• with levodopa and carbidopa in people with Parkinson’s disease who are having “off” episodes.

It is not known if GOCOVRI is safe and effective in children.

important safety information

DO NOT take GOCOVRI if you have severe kidney problems.

what should i avoid while taking gocovri?

Do not stop or change the dose of GOCOVRI before talking with your doctor. Call your healthcare provider if you have symptoms of withdrawal such as fever, confusion, or severe muscle stiffness.
Do not drink alcohol while taking GOCOVRI as it can increase your chances of serious side effects.
Do not drive, operate machinery, or do other dangerous activities until you know how GOCOVRI affects you.
If you took too much GOCOVRI, call your doctor or go to the nearest hospital emergency room right away.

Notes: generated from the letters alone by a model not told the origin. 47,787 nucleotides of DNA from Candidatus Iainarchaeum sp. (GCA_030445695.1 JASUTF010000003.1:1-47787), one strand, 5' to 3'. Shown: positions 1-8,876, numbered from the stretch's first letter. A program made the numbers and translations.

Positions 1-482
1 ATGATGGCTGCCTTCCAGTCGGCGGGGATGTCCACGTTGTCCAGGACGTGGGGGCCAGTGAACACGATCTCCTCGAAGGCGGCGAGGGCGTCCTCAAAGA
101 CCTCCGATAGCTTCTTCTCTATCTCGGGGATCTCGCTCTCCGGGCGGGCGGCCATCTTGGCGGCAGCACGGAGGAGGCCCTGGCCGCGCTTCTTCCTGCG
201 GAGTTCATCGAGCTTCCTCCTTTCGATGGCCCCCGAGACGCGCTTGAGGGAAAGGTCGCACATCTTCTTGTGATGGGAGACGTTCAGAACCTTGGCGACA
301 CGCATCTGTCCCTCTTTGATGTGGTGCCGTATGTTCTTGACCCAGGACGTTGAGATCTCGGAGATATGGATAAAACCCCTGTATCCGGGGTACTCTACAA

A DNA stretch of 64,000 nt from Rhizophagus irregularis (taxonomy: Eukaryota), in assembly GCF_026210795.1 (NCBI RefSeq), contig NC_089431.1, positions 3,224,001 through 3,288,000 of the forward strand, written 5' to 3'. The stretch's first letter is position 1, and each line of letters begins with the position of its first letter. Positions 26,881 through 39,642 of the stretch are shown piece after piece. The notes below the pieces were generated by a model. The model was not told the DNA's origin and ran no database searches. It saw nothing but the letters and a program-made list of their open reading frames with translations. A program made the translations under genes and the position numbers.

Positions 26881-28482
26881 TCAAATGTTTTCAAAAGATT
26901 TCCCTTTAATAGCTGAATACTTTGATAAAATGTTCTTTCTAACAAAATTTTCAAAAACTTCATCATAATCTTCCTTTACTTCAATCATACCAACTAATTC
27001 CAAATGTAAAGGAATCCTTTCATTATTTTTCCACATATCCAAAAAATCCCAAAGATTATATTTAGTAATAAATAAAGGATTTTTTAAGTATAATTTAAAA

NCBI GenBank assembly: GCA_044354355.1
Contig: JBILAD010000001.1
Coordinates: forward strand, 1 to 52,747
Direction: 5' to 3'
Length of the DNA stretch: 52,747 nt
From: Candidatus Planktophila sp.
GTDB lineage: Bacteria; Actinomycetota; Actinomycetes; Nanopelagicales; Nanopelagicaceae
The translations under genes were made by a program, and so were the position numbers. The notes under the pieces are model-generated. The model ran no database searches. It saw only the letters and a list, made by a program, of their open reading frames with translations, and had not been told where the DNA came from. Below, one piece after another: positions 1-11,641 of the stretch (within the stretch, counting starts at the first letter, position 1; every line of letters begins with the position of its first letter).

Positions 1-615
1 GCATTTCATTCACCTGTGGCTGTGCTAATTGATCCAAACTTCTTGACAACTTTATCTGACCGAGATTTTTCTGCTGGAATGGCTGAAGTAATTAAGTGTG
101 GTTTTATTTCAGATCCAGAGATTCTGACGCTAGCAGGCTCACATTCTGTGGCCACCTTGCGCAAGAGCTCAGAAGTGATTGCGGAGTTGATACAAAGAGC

what are the possible side effects of gocovri?
  • Falling asleep during normal activities. Activities may include driving, talking, or eating. You may fall asleep without being drowsy or warning.
  • Suicidal thoughts or actions and depression. Tell your doctor if you have new or sudden changes in mood, behaviors, thoughts, or feelings, including thoughts about hurting yourself or ending your life.
  • Hallucinations. GOCOVRI can cause or worsen hallucinations (seeing or hearing things that are not real) or psychotic behavior.
  • Feeling dizzy, faint or lightheaded, especially when you stand up (orthostatic hypotension). Lightheadedness or fainting may happen when getting up too quickly after long periods of time, when first starting GOCOVRI, or if your dose has been increased.